A Catholic Monthly Magazine

to the Priests, Seminarians, Religious; About Wounded Families

Pope Speaks DecVIS 9 July 2015: “Today I am to speak to the priests, seminarians, women and men religious, and to say something to them. I thought about the Virgin, I thought about Mary … Mary never took centre stage. She was a disciple all through her life. The first disciple of her Son. And she was aware that everything she had was due to the pure gratuity of God. She was aware of this gratuity. Therefore, men and women religious, priests, seminarians, in all the days to come, take the path back to the gratuitousness with which God chose you. … We are subject to God's gratuitousness. If we forget this, slowly, we gradually move away from the basis from which Mary never wavered: God's gratuitousness.” “A second thing I wanted to say to you is to take care of your health, but most of all take care not to fall into a sort of spiritual Alzheimer's: do not lose your memory, especially the memory of where you are from. St. Paul intuited this danger, and to his dearest son, the bishop Timothy, to whom he gave pastoral counsel, he said: ‘Do not forget the faith of your grandmother and your mother.’ That is, 'Do not forget where you come from, do not forget your roots, do not feel as if you have been promoted.’ Gratuity is a grace that cannot co-exist with promotion and, when a priest, a seminarian, a man or woman religious, embarks upon a career – a human career – he or she begins to sicken with spiritual Alzheimer's and begins to lose the memory of where he or she is from.”

Francis suggested two basic principles to the priests and consecrated persons. “Every day, renew the feeling that everything is free, the feeling of the gratuity with which each one of you was chosen – none of us deserved this – and ask for the grace of not losing your memory, of not feeling more important. And these two principles will revive two attitudes. First, that of service. God chose me, but why? To serve … and there is nothing else, to serve when we are tired, when people annoy us. … An old priest, who was a genius all his life, said to me, 'the holy faithful People of God are essentially Olympian, or rather, they do what they want, and can be ontologically tiresome'. And this contains much wisdom, as taking the path of service means allowing oneself to be troubled without losing patience.” “Service, mixed with gratuity and then … that of Jesus: 'Freely you have received; freely give'. Please, please,” he repeated, “do not expect something in return; please, let your ministry be freely given. And the second attitude … is that of joy and cheer. And it is a gift from Jesus … that He gives to us if we ask for it and if we do not forget these two pillars of our priestly or religious life: the sense of gratuity and not losing the memory of where we come from.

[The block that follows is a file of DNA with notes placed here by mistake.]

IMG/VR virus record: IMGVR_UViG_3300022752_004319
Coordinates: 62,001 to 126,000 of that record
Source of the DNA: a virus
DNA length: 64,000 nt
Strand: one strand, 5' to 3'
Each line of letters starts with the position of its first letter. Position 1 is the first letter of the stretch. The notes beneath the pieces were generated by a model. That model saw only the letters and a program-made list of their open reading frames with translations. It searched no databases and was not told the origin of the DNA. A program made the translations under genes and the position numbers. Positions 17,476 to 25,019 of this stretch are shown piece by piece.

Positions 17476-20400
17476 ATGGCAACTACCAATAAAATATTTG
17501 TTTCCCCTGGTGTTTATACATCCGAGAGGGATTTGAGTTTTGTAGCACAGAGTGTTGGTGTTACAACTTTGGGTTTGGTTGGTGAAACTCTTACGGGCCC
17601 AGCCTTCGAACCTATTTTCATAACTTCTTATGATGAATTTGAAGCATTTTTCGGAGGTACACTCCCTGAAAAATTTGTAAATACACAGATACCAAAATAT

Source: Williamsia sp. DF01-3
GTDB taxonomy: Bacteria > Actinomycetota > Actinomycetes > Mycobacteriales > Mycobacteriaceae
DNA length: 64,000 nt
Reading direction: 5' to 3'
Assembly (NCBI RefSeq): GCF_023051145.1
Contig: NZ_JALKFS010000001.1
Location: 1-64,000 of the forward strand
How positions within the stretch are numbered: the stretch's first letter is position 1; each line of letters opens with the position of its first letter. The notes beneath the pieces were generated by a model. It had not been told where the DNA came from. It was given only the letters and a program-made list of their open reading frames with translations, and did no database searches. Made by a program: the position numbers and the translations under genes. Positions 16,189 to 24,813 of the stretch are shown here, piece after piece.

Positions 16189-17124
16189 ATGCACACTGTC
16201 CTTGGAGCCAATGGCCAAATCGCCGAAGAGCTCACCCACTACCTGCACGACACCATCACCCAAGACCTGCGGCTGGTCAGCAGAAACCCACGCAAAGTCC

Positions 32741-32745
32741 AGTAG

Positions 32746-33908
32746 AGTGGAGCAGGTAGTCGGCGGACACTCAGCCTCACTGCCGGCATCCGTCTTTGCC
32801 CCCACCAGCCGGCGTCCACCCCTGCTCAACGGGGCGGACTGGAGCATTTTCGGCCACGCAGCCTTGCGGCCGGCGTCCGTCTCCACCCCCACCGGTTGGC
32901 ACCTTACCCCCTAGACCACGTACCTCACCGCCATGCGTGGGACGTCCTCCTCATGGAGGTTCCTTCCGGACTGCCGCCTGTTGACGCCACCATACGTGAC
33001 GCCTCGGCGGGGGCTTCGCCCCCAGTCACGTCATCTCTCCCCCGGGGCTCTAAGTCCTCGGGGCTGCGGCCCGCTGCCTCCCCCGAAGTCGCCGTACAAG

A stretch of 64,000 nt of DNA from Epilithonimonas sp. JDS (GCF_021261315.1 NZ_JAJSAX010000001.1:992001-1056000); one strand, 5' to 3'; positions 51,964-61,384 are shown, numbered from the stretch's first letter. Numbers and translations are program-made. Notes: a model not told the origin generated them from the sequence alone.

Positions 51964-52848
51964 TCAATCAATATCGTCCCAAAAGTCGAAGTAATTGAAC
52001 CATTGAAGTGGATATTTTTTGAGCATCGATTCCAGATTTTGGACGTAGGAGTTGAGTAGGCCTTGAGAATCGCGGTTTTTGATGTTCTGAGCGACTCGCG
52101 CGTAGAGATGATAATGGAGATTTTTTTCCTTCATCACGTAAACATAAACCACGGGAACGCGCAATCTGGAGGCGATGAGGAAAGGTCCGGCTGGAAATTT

May God Almighty, the Father, the Son and the Holy Spirit, bless you. And please, please, I ask you to pray for me, as I am very often tempted to forget the gratuity with which God chose me and of forgetting where I come from. Pray for me.” Praying Hands

The wounds of the Family Vatican City, 24 June 2015 (VIS) 

– Following his recent catechesis on external threats to the family, such as poverty and illness, during today’s general audience the Pope spoke about those wounds that are produced as a result of family cohabitation. “In all families there are moments of discord, but when harmful words, acts and indifference are ignored, they can be aggravated and transformed into arrogance, hostility and contempt, which can become deep lacerations, dividing husband and wife and inducing them to seek understanding, support and consolation elsewhere. But often, these forms of support do not think of the good of the family. … And frequently the effects of separation have an impact on the children.” “But do we still know what a wound to the soul is? Do we feel the weight of the mountain that crushes the soul of a child, in families in which the members treat each other badly and harm each other, to the point of breaking the bonds of conjugal trust?” asked the Pope. … “When adults lose their head … when the father and mother harm each other, the soul of the child suffers greatly, feeling a sense of desperation. And they are wounds that leave a lifelong mark.” “In the family, everything is interconnected: when its soul is wounded at some point, the infection spreads throughout. … Husband and wife are one flesh”, emphasised the Pope, “But their creatures are flesh of their flesh. If we think of the severity with which Jesus warns adults not to offend the little ones, we can also better understand his word on the grave responsibility of safeguarding the conjugal bond that is at the origin of the human family. When a man and a woman become one flesh, all the wounds and neglect of the father and mother are brought to bear on the living flesh of the children.” 

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